Get teachers to use the good old blackboard and demonstrate how to write by hand, do long-division and use basic tools like rulers and compasses. Then insists all kids do likewise in their books. That way the teacher will see the working out, see the spelling mistakes, and see the hand writing and know who did the actual work.

    The biggest thing that needs to change in education is simply to be honest and accept that, “everyone is not equal”. Write truthful honest school reports; I am certain that most parents don't know that teaches are prohibited from writing anything negative in them “as it may make the child/parents feel bad”. Have exams that are hard to pass, making failure a real option and just throw out the utterly pointless exams. Like entering children for 4 separate GCSE's in ICT; these are used to make the school look good in the league tables as almost anyone can pass these no matter how dumb they are.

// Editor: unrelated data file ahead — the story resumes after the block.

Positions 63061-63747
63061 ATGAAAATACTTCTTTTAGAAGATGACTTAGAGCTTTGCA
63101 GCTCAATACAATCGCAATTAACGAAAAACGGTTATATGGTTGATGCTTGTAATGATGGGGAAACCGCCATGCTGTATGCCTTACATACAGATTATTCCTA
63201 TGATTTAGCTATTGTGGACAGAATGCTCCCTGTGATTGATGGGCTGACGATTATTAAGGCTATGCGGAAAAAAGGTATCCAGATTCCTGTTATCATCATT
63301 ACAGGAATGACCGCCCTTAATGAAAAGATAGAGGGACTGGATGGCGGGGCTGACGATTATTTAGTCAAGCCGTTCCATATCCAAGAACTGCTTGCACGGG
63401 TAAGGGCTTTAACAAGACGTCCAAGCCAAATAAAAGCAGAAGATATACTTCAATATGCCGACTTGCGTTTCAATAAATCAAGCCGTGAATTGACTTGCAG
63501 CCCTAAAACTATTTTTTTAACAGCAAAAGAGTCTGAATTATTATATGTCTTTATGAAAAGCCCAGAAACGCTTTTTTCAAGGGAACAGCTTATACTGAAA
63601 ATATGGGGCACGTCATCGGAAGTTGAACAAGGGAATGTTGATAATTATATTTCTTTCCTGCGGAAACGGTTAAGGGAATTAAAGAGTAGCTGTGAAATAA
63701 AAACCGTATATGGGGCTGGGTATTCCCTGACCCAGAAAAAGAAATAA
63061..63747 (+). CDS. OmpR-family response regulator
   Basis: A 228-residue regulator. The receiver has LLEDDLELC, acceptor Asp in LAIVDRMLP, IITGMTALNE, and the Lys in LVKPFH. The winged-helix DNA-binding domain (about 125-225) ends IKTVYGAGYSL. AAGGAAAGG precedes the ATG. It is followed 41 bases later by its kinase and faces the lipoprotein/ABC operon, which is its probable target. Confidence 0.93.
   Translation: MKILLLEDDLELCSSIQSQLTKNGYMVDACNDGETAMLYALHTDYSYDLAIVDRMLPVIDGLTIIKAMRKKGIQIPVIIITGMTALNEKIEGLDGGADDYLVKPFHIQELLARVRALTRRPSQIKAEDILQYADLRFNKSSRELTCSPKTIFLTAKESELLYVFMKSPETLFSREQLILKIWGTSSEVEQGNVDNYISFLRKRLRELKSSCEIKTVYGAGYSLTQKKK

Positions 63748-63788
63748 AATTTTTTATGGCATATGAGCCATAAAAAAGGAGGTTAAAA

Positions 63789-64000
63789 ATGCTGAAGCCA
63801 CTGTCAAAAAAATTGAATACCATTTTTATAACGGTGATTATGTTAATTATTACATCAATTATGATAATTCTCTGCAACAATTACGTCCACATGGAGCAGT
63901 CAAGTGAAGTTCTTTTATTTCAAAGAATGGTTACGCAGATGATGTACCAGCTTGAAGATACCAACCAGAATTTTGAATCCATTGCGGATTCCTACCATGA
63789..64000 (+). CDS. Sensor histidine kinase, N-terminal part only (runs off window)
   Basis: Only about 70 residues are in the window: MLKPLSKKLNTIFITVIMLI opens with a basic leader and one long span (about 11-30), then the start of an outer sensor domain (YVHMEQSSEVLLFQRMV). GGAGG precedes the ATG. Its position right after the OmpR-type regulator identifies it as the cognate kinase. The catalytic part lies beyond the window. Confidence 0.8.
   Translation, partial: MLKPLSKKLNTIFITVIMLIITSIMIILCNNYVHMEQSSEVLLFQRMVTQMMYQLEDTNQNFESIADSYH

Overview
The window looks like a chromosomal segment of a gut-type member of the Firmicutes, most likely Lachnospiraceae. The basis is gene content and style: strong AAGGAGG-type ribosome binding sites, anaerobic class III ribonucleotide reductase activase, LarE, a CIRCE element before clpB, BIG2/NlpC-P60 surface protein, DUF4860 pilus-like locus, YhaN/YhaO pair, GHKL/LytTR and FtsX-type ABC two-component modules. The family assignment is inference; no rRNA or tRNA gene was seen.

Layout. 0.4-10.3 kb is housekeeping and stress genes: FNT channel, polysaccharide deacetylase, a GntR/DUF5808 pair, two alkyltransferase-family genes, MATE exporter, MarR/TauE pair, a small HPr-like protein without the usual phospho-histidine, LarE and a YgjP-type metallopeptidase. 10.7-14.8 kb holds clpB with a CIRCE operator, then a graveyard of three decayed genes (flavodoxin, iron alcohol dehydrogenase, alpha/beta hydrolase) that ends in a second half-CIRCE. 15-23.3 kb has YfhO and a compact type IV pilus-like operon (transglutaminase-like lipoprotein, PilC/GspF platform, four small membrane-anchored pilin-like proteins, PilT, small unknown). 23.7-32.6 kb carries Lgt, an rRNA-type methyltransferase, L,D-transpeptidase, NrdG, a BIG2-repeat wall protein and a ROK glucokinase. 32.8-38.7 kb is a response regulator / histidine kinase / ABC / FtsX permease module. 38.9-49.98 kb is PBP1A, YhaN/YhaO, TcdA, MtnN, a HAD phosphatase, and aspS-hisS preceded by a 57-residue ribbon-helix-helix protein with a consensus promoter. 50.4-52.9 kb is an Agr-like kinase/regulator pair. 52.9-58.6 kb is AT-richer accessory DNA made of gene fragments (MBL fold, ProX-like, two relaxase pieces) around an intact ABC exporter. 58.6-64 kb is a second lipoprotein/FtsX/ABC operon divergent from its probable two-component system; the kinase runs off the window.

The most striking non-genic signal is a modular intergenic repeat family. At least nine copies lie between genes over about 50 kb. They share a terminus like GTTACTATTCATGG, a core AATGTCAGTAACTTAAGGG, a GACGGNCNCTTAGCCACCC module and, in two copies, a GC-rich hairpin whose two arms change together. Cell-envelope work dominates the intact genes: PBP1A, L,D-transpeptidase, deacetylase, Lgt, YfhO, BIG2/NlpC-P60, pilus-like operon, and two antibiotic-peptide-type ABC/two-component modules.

For every Faraday, Hook, Newton or Einstein there are many thousands of Forest Gump's.

  16. Anonymous Coward
    Anonymous Coward

    And just who is paying for this peice of junk research?